The CDC and FDA investigated the cases of blood clots in unusual locations, such as the brain and abdomen, and low platelet levels, during an 11-day pause on using the vaccine. In resuming use of the vaccine, the agency said the benefits of the vaccine outweighed the risks.

As of May 18, the CDC had identified 30 people who received the vaccine and later developed clotting problems out of more than 9.6 million doses of the vaccine.

As of May 17, more than 273 million doses of all COVID-19 vaccines were administered in the U.S., according to the CDC. 

A CDC system for the public to report adverse reactions to vaccines had received about 4,700 unconfirmed reports of deaths after receiving the COVID-19 vaccine at that time, or about 0.0017%. The CDC cautions, though, that a report to the Vaccine Adverse Effect Reporting System “does not mean that the vaccine caused the adverse event, only that the adverse event occurred some time after the vaccination.”

Fact check: CDC data on adverse effects of vaccine cannot determine cause

“A review of available clinical information, including death certificates, autopsy, and medical records has not established a causal link to COVID-19 vaccines,” according to the CDC.

Sax pointed out that all seven COVID-19-related deaths in the J&J trial were among the placebo group.

Long-term side effects “are extremely unlikely,” according to the CDC, because historically vaccine monitoring has shown side effects to appear within six weeks.

“Millions of people have received COVID-19 vaccines, and no long-term side effects have been detected,” according to the CDC’s website.

Moderna says its COVID vaccine is 100% effective in children 12 to 15 years old after the second dose. (Photo: Getty)

Peer review

A search on the National Library of Medicine’s online tool returns more than 1,000 results for research on the COVID-19 vaccines. However, all of those are not peer-reviewed because some of them are pre-prints. 

Because the vaccines have been produced in real-time during the pandemic, more research results have been released as “pre-print” before peer review, Graham said. But experts have analyzed studies after their release.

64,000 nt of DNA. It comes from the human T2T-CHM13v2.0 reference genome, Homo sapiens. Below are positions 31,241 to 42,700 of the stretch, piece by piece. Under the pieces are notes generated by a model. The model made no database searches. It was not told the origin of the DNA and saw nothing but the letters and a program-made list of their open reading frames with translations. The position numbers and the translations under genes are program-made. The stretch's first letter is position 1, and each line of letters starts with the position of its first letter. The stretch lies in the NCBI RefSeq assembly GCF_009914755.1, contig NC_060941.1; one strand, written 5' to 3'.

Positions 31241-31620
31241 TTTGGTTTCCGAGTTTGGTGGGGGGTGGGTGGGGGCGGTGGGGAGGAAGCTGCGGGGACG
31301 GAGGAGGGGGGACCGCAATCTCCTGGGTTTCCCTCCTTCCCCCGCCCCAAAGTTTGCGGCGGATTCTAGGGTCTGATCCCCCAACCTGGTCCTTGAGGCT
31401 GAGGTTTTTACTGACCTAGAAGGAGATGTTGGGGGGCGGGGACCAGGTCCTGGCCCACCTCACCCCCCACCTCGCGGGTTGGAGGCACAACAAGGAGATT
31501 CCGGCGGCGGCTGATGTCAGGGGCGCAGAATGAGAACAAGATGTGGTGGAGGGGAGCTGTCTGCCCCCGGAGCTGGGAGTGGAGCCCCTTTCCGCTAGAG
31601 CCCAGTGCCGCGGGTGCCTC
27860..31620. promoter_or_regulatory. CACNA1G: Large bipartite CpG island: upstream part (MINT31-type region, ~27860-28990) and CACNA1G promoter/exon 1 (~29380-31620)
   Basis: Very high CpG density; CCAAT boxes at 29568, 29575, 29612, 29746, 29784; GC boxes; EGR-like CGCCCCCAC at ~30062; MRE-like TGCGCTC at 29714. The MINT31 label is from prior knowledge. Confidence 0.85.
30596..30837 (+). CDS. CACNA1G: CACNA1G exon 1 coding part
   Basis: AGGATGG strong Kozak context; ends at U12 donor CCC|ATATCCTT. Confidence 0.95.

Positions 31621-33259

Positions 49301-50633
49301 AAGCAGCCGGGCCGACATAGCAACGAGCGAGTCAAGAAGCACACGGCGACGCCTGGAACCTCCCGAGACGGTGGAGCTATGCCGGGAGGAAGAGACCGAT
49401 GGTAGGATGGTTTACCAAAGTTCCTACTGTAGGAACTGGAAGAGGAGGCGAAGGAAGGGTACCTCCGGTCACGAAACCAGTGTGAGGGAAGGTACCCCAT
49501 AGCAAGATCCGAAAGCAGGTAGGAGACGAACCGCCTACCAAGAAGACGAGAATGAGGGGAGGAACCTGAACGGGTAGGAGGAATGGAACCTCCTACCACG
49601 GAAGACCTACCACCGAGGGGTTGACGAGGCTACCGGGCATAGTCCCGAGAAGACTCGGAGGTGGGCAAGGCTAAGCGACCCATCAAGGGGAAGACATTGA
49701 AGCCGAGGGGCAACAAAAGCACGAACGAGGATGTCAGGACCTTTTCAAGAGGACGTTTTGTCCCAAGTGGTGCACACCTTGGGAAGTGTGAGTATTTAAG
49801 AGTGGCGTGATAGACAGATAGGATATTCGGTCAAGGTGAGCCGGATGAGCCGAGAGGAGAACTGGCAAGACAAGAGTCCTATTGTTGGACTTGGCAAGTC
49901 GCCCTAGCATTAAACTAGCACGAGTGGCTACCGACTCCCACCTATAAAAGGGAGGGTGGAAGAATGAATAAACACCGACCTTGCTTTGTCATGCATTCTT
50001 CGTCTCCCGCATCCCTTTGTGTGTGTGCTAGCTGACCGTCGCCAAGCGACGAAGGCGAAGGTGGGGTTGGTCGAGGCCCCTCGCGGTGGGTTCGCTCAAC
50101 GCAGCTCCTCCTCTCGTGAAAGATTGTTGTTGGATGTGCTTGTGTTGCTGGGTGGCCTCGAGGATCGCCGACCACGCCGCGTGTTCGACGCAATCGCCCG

“There was still peer review. There was very stringent peer review on all of these vaccines,” UNC’s Graham said. “No corners were cut in the context of the clinical trials.”

While the vaccines were quick to market, Graham said they were the product of years of pre-clinical research.

“These things did not come out of nowhere,” she said.

A dose of the Moderna COVID-19 vaccine awaits being injected into a patient’s arm in New Orleans on Saturday, April 17, 2021. (Photo: Edmund Fountain for USA TODAY)

Our ruling: False

The claim that peer-reviewed studies have not demonstrated the safety and efficacy of the COVID-19 vaccine is FALSE. Clinical trials that analyzed safety and efficacy for all three vaccines approved for use in the U.S. were peer-reviewed.

Our fact-check sources:

  • New Jersey COVID-19 Information Hub, accessed May 25, What is the New Jersey “Shot and a Beer” program? What breweries are participating?
  • The Washington Post, April 27, West Virginia is offering an incentive to get vaccinated: Money
  • The Cincinnati Enquirer, May 24, More than 2.7 million sign up for Ohio’s first Vax-a-Million drawing
  • University of Minnesota Center for Infections Disease Research and Policy, Jan. 4, Peer-reviewed data show high protection for leading COVID vaccines
  • New England Journal of Medicine, Dec. 31, 2020, Safety and Efficacy of the BNT162b2 mRNA Covid-19 Vaccine
  • New England Journal of Medicine, Feb. 4, Efficacy and Safety of the mRNA-1273 SARS-CoV-2 Vaccine
  • New England Journal of Medicine, April 21, Safety and Efficacy of Single-Dose Ad26.COV2.S Vaccine against Covid-19
  • New England Journal of Medicine, accessed May 25, Covid-19 Vaccine — Frequently Asked Questions
  • New England Journal of Medicine, April 15, BNT162b2 mRNA Covid-19 Vaccine in a Nationwide Mass Vaccination Setting
  • Centers for Disease Control and Prevention, March 19, Effectiveness of the Pfizer-BioNTech COVID-19 Vaccine Among Residents of Two Skilled Nursing Facilities Experiencing COVID-19 Outbreaks — Connecticut, December 2020–February 2021
  • USA TODAY, April 23, Pause on Johnson & Johnson COVID vaccine in US lifted by FDA, use to resume
  • Centers for Disease Control and Prevention, accessed May 25, Selected Adverse Events Reported after COVID-19 Vaccination
  • Centers for Disease Control and Prevention, accessed May 25, Vaccine Adverse Event Reporting System (VAERS)
  • Centers for Disease Control and Prevention, accessed May 25, Safety of COVID-19 Vaccines
  • Rachel Graham, assistant professor of epidemiology at the University of North Carolina Chapel Hill, May 25, phone interview with USA TODAY
  • NEJM Journal Watch, accessed May 28, Paul Sax biography